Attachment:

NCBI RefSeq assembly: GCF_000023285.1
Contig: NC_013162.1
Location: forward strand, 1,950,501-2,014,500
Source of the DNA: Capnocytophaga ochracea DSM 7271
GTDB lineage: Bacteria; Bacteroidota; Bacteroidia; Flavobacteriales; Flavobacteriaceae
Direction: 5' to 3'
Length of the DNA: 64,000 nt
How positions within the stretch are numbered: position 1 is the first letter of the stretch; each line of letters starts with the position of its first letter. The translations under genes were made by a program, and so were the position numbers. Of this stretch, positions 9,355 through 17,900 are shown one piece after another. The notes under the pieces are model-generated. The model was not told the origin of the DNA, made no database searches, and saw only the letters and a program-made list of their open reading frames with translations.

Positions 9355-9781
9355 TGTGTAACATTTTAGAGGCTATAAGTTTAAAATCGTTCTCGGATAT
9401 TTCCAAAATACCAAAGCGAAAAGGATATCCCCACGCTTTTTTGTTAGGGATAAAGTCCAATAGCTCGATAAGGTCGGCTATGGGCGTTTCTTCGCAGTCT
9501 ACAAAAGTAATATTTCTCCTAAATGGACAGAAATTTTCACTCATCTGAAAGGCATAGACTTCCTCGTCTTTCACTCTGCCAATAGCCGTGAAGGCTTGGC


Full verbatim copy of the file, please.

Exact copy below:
NCBI RefSeq assembly: GCF_000023285.1
Contig: NC_013162.1
Location: forward strand, 1,950,501-2,014,500
Source of the DNA: Capnocytophaga ochracea DSM 7271
GTDB lineage: Bacteria; Bacteroidota; Bacteroidia; Flavobacteriales; Flavobacteriaceae
Direction: 5' to 3'
Length of the DNA: 64,000 nt
How positions within the stretch are numbered: position 1 is the first letter of the stretch; each line of letters starts with the position of its first letter. The translations under genes were made by a program, and so were the position numbers. Of this stretch, positions 9,355 through 17,900 are shown one piece after another. The notes under the pieces are model-generated. The model was not told the origin of the DNA, made no database searches, and saw only the letters and a program-made list of their open reading frames with translations.

Positions 9355-9781
9355 TGTGTAACATTTTAGAGGCTATAAGTTTAAAATCGTTCTCGGATAT
9401 TTCCAAAATACCAAAGCGAAAAGGATATCCCCACGCTTTTTTGTTAGGGATAAAGTCCAATAGCTCGATAAGGTCGGCTATGGGCGTTTCTTCGCAGTCT
9501 ACAAAAGTAATATTTCTCCTAAATGGACAGAAATTTTCACTCATCTGAAAGGCATAGACTTCCTCGTCTTTCACTCTGCCAATAGCCGTGAAGGCTTGGC